You're right in saying ISAs are held up as the holy grail of savings ahead of actual savings accounts - and that is because of the tax benefits ISAs offer.
Each year, the amount of money you are allowed to save in ISAs - your allowance - increases. For the 2013/14 tax year, this will be £11,520, of which £5,760 can go into a cash ISA.
How important this tax-free saving vehicle is to you depends on what kind of taxpayer you are and what kind of interest rate an ISA pays, compared with a traditional savings account.
So, while an ISA will always beat a savings account in terms of the amount of tax you pay, a savings account that pays a better rate of interest can more than make up for the tax loss and will still pay you more.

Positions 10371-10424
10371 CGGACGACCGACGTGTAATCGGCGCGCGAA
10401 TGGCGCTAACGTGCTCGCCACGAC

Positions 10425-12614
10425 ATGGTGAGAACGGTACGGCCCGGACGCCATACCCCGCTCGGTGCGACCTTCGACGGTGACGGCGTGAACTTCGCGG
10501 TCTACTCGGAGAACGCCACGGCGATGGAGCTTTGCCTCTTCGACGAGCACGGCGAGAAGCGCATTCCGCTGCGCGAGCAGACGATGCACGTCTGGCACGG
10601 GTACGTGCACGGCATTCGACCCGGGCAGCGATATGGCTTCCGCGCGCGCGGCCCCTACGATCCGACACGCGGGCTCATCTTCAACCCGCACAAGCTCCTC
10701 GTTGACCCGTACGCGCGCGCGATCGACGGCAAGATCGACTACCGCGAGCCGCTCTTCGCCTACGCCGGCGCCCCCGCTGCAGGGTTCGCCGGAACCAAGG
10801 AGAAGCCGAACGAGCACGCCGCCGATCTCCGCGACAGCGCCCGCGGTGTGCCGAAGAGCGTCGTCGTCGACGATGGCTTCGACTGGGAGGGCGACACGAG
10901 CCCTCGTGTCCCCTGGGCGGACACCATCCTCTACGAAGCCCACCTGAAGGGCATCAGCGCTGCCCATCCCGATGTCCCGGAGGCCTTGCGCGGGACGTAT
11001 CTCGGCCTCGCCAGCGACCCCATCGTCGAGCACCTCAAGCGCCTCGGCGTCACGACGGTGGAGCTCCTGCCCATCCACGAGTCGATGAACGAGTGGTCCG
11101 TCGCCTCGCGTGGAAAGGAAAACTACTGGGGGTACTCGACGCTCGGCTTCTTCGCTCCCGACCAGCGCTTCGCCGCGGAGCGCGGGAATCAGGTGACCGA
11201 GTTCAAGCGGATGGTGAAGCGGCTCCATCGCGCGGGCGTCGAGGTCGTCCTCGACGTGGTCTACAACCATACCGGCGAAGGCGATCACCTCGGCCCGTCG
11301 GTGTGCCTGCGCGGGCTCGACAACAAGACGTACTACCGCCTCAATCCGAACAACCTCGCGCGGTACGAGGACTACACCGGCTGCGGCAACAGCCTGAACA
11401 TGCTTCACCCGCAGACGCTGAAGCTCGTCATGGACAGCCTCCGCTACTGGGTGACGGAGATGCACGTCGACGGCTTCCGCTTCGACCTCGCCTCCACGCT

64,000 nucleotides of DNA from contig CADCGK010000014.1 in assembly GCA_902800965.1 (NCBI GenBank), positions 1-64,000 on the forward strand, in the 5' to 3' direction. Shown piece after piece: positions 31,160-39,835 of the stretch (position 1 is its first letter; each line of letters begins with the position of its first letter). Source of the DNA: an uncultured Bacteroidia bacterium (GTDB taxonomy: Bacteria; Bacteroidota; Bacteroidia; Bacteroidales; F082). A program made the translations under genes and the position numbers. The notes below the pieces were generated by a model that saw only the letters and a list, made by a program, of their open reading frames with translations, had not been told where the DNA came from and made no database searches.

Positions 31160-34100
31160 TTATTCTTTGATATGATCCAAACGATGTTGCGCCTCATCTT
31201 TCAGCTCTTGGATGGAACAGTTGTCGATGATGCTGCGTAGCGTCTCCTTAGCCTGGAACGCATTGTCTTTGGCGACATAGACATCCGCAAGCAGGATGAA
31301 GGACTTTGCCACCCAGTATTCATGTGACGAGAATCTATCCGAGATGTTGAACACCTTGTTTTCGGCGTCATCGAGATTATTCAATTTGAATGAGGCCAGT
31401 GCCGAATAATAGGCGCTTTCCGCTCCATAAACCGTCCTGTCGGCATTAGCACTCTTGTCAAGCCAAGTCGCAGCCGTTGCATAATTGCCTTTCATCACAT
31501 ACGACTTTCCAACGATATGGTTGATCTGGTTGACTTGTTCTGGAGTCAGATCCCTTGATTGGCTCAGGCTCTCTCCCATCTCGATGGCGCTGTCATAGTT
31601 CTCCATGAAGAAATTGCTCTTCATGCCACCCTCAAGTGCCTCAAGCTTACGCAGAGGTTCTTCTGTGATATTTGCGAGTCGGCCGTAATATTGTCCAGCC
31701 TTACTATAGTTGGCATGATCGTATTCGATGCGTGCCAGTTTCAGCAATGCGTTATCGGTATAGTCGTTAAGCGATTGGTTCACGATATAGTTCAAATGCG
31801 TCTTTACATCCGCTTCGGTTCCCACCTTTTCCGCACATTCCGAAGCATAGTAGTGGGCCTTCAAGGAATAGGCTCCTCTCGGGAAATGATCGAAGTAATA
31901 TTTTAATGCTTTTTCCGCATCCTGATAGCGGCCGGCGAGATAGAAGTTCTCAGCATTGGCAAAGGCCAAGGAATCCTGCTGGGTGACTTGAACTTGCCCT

For example, if you are a non taxpayer – that is, your income is under the personal allowance – then you will not pay tax on any savings, so a 3% ISA is as good as a 3% savings account.
If, however, you are a basic-rate taxpayer paying 20%, a savings account would need to be paying more than 3.75% to beat a 3% ISA - and the difference grows the higher rate tax you pay.
A brief glance at rates for the ISAs and savings accounts shows that savings are generally not running at good enough rates to make up for any money lost to the taxman - and so, tax-free ISAs are often the most efficient way to save.